Heard on radio today: A man in Japan threw a standard wedding party bash when he married a hologram. Apparently his family refused to attend. Now, why ever would that be do you suppose ?

 
The man, a mid-level manager, stated that he’d been disappointed by women, so he was marrying his perfect woman who just happens to be a hologram. A singer, I think they said, with those round saucer eyes that the Japanese love so much, and blue hair or skin – I was so stunned that some of the details didn’t penetrate my brain. The hologram apparently says goodbye dear, every day as he leaves for work. Isn’t that nice?

 
Which brings me to the much darker topic of the Incel Movement , an on-line sub-culture populated by misogynistic young-ish men, not only disappointed by women/girls but now actively hating them. When I saw the pictures, I could well believe that the pudgy, pasty-faced Goth style geeks wouldn’t be that attractive to many girls. Aaarggghhh …. A disturbing social trend? Movement ? manifestation? Too much on-line fantasy clashing with reality ? I don’t know. Items like this make me wonder if I’ve fallen on to an alien planet during the night, or blundered into a time-warp.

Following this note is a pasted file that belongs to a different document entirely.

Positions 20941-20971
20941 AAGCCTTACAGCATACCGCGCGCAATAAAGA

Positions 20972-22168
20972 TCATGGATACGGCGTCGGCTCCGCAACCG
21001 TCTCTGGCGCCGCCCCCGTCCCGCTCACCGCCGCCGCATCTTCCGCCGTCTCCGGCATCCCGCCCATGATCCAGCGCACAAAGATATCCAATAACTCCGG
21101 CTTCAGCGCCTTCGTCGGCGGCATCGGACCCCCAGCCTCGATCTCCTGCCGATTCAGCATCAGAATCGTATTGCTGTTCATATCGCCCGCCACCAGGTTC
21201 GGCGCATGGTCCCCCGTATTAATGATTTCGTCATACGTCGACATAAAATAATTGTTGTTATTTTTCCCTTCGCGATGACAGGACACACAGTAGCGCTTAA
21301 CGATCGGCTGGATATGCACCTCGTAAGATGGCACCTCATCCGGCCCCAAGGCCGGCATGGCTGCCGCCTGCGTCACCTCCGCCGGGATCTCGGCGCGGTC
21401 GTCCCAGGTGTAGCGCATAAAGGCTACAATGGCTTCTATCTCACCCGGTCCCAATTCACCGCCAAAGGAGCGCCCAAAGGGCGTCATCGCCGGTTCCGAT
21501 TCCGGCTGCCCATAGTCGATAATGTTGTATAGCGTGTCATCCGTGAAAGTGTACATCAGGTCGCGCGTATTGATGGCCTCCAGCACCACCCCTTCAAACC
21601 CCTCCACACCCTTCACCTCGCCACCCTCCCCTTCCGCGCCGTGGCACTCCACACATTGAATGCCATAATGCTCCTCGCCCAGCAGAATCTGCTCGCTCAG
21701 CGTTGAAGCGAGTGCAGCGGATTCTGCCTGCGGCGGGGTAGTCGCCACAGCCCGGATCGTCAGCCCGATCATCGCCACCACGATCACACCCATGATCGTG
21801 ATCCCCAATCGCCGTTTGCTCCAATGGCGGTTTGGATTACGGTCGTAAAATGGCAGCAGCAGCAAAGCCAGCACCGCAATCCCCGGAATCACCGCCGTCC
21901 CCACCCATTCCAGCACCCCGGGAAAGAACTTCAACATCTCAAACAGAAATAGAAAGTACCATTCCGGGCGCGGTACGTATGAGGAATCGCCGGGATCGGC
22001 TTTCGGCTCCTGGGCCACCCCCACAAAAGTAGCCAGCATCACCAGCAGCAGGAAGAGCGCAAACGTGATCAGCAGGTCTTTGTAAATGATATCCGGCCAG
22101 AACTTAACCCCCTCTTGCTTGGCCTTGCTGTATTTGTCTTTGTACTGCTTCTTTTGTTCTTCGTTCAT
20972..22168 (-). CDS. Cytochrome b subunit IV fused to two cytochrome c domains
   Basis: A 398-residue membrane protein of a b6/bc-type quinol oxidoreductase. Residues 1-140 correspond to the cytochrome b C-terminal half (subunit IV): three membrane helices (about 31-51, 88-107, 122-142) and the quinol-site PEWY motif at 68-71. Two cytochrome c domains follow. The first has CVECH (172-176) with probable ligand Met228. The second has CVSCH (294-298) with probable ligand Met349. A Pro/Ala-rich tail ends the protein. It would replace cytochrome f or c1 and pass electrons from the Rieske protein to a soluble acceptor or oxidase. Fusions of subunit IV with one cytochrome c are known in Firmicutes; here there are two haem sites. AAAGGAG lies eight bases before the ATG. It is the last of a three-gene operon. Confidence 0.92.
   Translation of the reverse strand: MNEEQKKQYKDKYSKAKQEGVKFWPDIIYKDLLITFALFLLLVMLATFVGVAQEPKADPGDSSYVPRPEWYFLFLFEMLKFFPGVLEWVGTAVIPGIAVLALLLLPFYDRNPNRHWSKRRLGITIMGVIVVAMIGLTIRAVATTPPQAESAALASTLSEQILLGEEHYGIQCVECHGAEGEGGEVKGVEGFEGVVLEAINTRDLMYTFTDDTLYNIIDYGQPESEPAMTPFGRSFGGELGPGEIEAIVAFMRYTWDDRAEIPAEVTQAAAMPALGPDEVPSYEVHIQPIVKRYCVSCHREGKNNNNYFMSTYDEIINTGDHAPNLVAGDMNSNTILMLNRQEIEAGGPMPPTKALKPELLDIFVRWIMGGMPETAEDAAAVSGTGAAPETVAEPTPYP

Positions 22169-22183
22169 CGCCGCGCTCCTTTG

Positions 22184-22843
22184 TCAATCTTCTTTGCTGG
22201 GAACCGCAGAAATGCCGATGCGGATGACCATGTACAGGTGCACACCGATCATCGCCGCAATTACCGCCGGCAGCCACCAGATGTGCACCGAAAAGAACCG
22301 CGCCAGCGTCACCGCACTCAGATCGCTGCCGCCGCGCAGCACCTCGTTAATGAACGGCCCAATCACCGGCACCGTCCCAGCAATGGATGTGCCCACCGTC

https://en.wikipedia.org/wiki/Incel

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THE LAST BUNCH OF INCA LILIES


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My friend E visited me on Wednesday. She walked in, carrying a generous bunch of Inca Lilies, freshly cut from her garden. As ever, she apologised for the mess they will make, and as ever, I replied “I don’t care, they’re lovely!” Which they are. Deep red, with yellow highlights. En masse the flowers produce a light, frilly effect, but day by day the papery petals fall off, until the tall glass vase is surrounded by a halo of drying petals. I could care less – the flowers are so beautiful, and it takes but a few moments to pick up the fallen petals and bin them.

 

 
I always enjoy her visits. E’s passion in life is to travel. I listen with envy to her planned trips for 2019. Her equal passion is photography, and she take hundreds (and on occasion, literally thousands) of photos on her journeys , which she puts into visual presentations and photo-books, and shares with friends. I’m an armchair traveller, but she is a modern female Marco Polo.

 

 
Two days later she texted me to say she was in hospital, and the prognosis was not good.
I’m looking at my vase of Inca Lilies, and know that this may well be the last bunch of Inca Lilies I will receive from E’s garden.

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SAUDADE